I experienced bigger challenges in the cooking phase. We've had success with potsticker preparation before, but I just couldn't get it right this time. Two batches stuck stubbornly to our cast-iron pan on Saturday night; on Sunday I simply boiled them instead (top photo) with more success.

Even stubborn, messy dumplings are tasty dumplings, and these have such a great, varied filling. We dipped them into a soy-vinegar-chilli sauce, and rounded out our meal with choy sum in vegetarian oyster sauce and garlic

Sana's vegan dumplings
(a recipe shared by Sana in the Lab Farewell Cookbook)

a handful of dried shitake mushrooms (about 50g)
1 'brick' wood ear fungus (we use ~15-20g dried black fungus)
1 cup celery, finely chopped
1 cup vermicelli, rehydrated according to packet directions and chopped roughly into 1-2cm lengths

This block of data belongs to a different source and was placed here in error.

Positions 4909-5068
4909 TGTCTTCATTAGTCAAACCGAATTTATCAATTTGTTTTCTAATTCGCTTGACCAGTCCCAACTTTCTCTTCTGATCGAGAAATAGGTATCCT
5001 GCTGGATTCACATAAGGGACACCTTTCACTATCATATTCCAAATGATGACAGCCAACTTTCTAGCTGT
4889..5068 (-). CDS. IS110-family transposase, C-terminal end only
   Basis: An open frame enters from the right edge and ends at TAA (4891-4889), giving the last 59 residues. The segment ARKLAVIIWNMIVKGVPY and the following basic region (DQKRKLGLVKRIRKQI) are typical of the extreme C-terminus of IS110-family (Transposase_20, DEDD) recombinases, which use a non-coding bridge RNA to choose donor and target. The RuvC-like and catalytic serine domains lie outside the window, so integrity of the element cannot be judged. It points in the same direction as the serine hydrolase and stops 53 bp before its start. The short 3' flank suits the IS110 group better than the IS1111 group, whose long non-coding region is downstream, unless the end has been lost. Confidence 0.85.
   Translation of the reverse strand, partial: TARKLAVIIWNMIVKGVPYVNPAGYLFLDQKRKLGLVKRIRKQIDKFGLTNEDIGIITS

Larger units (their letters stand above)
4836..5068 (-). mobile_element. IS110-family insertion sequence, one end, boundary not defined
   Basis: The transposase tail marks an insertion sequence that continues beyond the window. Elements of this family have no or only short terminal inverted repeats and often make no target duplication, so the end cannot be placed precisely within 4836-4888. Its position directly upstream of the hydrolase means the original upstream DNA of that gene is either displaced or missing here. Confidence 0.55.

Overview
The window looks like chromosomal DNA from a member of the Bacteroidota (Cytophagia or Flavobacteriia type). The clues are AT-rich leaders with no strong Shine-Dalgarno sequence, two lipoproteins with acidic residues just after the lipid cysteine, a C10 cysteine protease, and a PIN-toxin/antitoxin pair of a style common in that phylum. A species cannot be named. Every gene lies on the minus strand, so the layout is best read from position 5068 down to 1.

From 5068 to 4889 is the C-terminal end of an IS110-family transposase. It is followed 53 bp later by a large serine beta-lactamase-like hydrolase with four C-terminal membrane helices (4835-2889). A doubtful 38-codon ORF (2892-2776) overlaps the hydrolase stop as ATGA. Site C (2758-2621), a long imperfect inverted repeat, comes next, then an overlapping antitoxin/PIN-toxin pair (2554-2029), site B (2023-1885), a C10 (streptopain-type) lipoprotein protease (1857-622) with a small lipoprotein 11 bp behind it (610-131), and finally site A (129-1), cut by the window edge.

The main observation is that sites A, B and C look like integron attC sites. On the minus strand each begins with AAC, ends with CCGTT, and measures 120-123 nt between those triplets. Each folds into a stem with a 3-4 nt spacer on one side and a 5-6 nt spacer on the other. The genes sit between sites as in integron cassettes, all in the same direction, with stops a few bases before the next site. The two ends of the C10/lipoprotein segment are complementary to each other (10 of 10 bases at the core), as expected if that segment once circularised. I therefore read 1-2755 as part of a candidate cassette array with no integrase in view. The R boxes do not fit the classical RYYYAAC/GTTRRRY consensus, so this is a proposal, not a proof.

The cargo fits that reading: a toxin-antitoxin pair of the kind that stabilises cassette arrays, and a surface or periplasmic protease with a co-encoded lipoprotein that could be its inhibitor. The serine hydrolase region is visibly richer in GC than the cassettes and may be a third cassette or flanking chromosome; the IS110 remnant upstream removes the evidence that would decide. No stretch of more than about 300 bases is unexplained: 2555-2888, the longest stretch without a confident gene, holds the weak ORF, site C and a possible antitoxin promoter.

1 cup fried tofu, finely chopped
1 tablespoon minced ginger
1 tablespoon minced garlic
4 stalks spring onion, finely chopped (white and green parts)
dash of soy sauce
dumpling wrappers (this quantity of filling makes about 80)

Place the two kinds of dried mushroom into bowl and pour boiling water over them; make sure they're completely submerged with extra water and bowl space for expansion. Let them soften overnight if you can; we gave them a couple of hours, and part-way through I chopped the shitakes into long slices so that the dry centres were exposed to water. Chop them finely; you're aiming for about a cup of each.

Get out a very large bowl and drop in the chopped mushrooms. Add all of the other ingredients, except for the wrappers (!). Add salt to taste; I went pretty light because of the BBQ and soy sauces but Sana recommends slightly over-seasoning because the wrappers will weaken the overall flavour.

Place a heaped teaspoon of filling in the centre of each dumpling wrapper, and wrap them into your preferred shape. There are plenty of tutorials online! I used the method I learned at The Humble Dumpling. Repeat with as many wrappers as you want.